The Allotment Garden Charter


In the U.K. during the time of the Industrial Revolution, it is said that allotment garden was born for the purpose of the food self-support for poverty inhabitants. It spread in the European countries and benefited the life of the city inhabitants with the social change and it has developed.


In our country (Japan), it was introduced as a share farm in the last of Taisho era, and it was expired by World War II. But the spontaneous request of city inhabitants changed the administration, and systematization proceeded as allotment garden from the end of Showa era.


Well managed and administered allotment garden is a place understanding "a meal" and "agriculture" through practice, and the existence of allotment garden makes agriculture vital. It is the place that people get together, and forms community. In a city, it shows superior environmental function by maintaining the cultivating space.


In the farming and mountainous village, it makes the flow of people and promotes regional vitality.

It can be maintained and developed from the partnership of a person owning an allotment site and a person using an allotment garden that is based on a warm mutual trust.


We recognize that allotment garden have effects of realization of sustainable city, activating a region, preserving global environment and conserving biological diversity.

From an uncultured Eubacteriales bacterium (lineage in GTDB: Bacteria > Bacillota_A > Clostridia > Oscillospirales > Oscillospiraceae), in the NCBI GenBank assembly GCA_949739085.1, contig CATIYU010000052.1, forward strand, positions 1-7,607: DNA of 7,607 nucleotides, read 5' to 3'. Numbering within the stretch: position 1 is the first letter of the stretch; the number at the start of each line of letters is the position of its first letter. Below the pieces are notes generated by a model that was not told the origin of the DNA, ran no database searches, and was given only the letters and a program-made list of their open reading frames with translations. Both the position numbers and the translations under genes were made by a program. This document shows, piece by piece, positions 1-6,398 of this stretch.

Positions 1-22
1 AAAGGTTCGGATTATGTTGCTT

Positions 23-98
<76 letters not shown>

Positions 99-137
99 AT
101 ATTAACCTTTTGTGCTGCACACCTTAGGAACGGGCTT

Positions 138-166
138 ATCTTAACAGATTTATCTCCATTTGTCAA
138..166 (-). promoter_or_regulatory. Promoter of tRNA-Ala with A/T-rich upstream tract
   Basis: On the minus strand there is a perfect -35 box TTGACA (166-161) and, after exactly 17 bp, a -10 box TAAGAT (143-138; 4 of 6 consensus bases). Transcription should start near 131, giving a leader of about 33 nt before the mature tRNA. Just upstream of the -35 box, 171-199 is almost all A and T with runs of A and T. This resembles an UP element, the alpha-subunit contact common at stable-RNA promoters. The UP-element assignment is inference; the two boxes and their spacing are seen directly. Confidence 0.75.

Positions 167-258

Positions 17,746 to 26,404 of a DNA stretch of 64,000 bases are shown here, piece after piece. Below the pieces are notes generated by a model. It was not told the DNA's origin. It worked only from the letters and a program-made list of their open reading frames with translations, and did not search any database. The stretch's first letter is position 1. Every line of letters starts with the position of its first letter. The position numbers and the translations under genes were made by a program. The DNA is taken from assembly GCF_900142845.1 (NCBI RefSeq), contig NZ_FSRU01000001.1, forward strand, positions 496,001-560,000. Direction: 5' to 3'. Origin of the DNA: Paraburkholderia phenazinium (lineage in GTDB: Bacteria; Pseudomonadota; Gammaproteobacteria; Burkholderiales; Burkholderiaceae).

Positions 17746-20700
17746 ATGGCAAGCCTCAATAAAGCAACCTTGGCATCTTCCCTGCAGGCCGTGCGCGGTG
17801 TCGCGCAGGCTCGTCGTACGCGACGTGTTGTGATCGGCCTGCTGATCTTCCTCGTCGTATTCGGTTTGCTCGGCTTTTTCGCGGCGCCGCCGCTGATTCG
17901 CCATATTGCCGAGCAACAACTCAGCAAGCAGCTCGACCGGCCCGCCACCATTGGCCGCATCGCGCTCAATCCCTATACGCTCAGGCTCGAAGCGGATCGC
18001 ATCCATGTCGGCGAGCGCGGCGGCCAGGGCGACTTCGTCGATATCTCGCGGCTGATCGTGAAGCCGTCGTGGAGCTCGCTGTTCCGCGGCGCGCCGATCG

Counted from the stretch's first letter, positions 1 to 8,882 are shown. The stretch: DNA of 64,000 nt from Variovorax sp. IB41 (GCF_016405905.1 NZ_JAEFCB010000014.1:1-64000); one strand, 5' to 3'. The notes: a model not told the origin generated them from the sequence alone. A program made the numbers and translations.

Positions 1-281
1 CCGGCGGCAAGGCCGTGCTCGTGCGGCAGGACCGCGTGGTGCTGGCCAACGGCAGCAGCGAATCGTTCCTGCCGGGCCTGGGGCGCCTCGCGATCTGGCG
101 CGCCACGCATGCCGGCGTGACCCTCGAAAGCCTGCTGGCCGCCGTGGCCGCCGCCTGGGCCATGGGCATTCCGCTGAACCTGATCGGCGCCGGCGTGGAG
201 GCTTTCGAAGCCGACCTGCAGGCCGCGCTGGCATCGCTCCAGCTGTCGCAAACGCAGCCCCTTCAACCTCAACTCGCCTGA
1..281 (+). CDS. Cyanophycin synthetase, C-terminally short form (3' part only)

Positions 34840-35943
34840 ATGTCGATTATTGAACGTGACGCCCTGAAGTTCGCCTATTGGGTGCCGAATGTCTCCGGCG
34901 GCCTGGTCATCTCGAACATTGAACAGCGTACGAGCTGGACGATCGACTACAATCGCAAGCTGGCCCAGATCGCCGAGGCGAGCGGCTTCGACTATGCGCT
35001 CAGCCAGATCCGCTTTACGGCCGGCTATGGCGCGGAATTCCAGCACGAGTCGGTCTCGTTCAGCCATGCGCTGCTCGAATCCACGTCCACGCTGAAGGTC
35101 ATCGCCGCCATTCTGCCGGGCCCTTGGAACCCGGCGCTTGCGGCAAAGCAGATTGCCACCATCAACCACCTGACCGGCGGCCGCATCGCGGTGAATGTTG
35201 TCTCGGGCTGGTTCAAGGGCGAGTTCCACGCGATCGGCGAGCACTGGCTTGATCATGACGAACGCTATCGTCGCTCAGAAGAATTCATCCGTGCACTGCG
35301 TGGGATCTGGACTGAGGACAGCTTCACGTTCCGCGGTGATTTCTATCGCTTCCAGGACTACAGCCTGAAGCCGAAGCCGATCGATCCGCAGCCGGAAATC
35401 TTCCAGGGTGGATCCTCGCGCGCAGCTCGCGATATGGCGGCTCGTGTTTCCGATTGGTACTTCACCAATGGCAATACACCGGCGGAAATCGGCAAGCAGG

We will pursue the stable development of allotment garden and we will have administrative know-how of the allotment garden together.

We establish the allotment garden charter here as a common idea to push forward networking of organization and allotment activity of individual allotment garden.


Allotment garden can cultivate a heart of people and region.

Allotment garden is brought up by the collaboration of a landowner and a user.

The small plot of allotment garden connects to the farm friends of the world and global environment.

We make an effort together to succeed allotment garden in a good condition for the future.


October 15, 2007

All the participants for Forum "the new movement of the allotment"